Conclusion
The present study is probably the first one to apply FAFLP typing successfully to investigate outbreaks of postoperative endophthalmitis (POE) in an ophthalmic setting, which was able to identify the source, and helped to make rational decisions on sterilization procedures that halted more cases of infection in these hospitals.
doi:10.1186/1476-0711-4-19
PMCID: PMC1327679  PMID: 16343353
12.  One-year results of verteporfin therapy for subretinal neovascularization associated with type 2A parafoveal telengiectasia 
Background:
To report the 12 months follow up results of verteporfin therapy for subretinal neovascularization (SRNV) associated with type 2A parafoveal telangiectasia (PFT).
Methods:
A Prospective interventional case series. Patients who completed 12 months follow up following photodynamic dynamic therapy with verteporfin for subretinal neovascularistion with Type 2A PFT were studied. All patients underwent visual acuity assessment with ETDRS letter acuity chart at 4 meters, slit lamp biomicroscopy, fundus fluorescein angiography and photography. Treatment protocol of TAP study was followed. The follow up schedule was every month for 3 months and then every 3 months thereafter until 12 months. Primary outcome measure was the change in visual acuity and secondary outcome measure was the mean treatment rate. Improvement was defined as ≥ 10 letters gain, stabilization as ± 10 letters and deterioration as > 10 letters loss.
Results:
Twelve eyes of 7 patients received photodynamic therapy with verteporfin for SRNV with Type 2A PFT. Initial mean letter acuity was 25.4 and 23.4 at 12months (p = 0.7). At 12 months, one eye had > 10 letters gain, 2 eyes had ≥ 10 letters loss and 9 had stabilized vision (± 10 letters). The mean number of treatment was 2.6. Ten (83.3%) of 12 eyes had retinal pigment epithelial collateral change, observed at the end 12 months.
Conclusion:
Photodynamic therapy with verteporfin is effective in stabilization of vision in SRNV associated with type 2A PFT.
PMCID: PMC2704534  PMID: 19668526
subretinal neoveascularisation; verteporfin; photodynamic therapy; parafoveal telangiectasia
13.  Risk factors for diabetic retinopathy: Findings from The Andhra Pradesh Eye Disease Study 
Objective:
To assess prevalence, potential risk factors and population attributable risk percentage (PAR%) for diabetic retinopathy (DR) in the Indian state of Andhra Pradesh.
Methods:
A population-based study, using a stratified, random, cluster, systematic sampling strategy, was conducted in the state of Andhra Pradesh in India during 1996 and 2000. Participants from 94 clusters in one urban and three rural areas representative of the population of Andhra Pradesh, underwent a detailed interview and a comprehensive dilated ocular evaluation by trained professionals. DR was defined according to the international classification and grading system. For subjects more than or equal to 30 years of age, we explored associations of DR with potential risk factors using bivariable and multivariable analyses. Population attributable risk percent was calculated using Levin’s formula.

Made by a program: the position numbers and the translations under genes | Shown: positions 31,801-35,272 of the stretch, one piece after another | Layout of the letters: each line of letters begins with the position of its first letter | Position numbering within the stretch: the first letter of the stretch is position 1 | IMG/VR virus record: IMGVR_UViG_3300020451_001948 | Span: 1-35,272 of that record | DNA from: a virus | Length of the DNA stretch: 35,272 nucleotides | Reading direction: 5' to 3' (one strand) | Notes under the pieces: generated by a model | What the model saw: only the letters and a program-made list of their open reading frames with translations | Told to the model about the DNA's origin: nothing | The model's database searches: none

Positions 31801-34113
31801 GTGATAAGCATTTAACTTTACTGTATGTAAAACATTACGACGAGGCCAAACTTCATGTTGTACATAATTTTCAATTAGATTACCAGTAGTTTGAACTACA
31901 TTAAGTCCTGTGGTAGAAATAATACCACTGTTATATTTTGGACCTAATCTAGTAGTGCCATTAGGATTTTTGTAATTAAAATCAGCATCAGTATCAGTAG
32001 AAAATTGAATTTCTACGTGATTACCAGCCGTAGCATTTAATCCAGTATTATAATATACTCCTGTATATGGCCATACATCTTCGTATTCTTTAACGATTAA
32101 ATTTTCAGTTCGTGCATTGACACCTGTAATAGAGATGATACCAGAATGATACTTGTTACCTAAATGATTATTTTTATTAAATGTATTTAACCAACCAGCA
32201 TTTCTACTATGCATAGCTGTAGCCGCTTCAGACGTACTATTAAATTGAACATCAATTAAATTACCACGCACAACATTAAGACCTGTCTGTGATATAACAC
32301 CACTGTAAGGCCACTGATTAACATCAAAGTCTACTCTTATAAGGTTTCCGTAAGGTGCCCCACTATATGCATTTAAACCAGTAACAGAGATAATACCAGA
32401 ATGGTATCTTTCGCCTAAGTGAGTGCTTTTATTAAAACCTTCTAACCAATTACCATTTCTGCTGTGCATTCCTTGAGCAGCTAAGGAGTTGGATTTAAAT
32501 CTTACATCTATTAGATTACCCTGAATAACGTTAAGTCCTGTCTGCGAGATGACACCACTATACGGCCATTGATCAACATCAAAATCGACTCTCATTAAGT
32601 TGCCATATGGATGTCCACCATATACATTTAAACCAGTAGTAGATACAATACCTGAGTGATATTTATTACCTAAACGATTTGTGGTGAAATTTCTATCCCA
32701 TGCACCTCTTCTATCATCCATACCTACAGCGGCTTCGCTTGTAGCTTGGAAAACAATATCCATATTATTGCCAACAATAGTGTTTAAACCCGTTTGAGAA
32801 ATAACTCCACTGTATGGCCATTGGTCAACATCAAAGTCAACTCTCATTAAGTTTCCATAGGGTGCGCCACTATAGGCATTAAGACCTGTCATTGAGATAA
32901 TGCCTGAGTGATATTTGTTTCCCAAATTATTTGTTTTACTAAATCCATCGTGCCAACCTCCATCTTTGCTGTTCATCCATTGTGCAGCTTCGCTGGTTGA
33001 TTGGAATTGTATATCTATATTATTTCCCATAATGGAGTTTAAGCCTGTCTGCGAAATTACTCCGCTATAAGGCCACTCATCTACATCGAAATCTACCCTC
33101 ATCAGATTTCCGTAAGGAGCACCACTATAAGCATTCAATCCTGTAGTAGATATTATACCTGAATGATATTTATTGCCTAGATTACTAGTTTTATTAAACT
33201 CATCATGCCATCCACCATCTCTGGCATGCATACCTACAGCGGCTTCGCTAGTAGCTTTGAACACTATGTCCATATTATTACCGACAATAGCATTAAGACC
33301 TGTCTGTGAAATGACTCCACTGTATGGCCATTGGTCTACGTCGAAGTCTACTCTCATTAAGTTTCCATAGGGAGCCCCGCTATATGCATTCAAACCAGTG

Results:
Diabetic retinopathy was present in 39 of 5586 subjects, an age-gender-area-adjusted prevalence of 0.72% (95% confidence interval (CI): 0.49%–0.93%) among subjects aged ≥ 30 years old, and 0.27% (95% CI: 0.17%–0.37%) for all ages. Most of the DR was either mild (51.3%) or moderate (35.9%) non-proliferative type; one subject (2.6%) had proliferative retinopathy. Multivariable analysis showed that increasing age, adjusted odds ratio (OR); 4.04 (95% CI: 1.88–8.68), middle and upper socioeconomic status group (OR); 2.34 (95% CI: 1.16–4.73), hypertension (OR); 3.48 (95% CI: 1.50–8.11) and duration of diabetes ≥ 15 years (OR); 8.62 (95% CI: 2.63–28.29) were significantly associated with increasing risk of DR. The PAR % for hypertension was 50%; it was 10% for cigarette smokers.
Conclusions:
Extrapolating the prevalence of diabetic retinopathy in our sample to the Indian population suggests that there may be an estimated 2.77 million people with DR, approximately 0.07 million people with severe DR. As the population demographics change towards aging, this number is likely to increase further. Health care programs in India need to examine strategies to prevent diabetes and DR, as well as create the infrastructure required to manage this condition.
PMCID: PMC2704526  PMID: 19668525
diabetic retinopathy; risk factors; population attributable risk percent; population based cross-sectional study; southern India

Results 1-13 (13)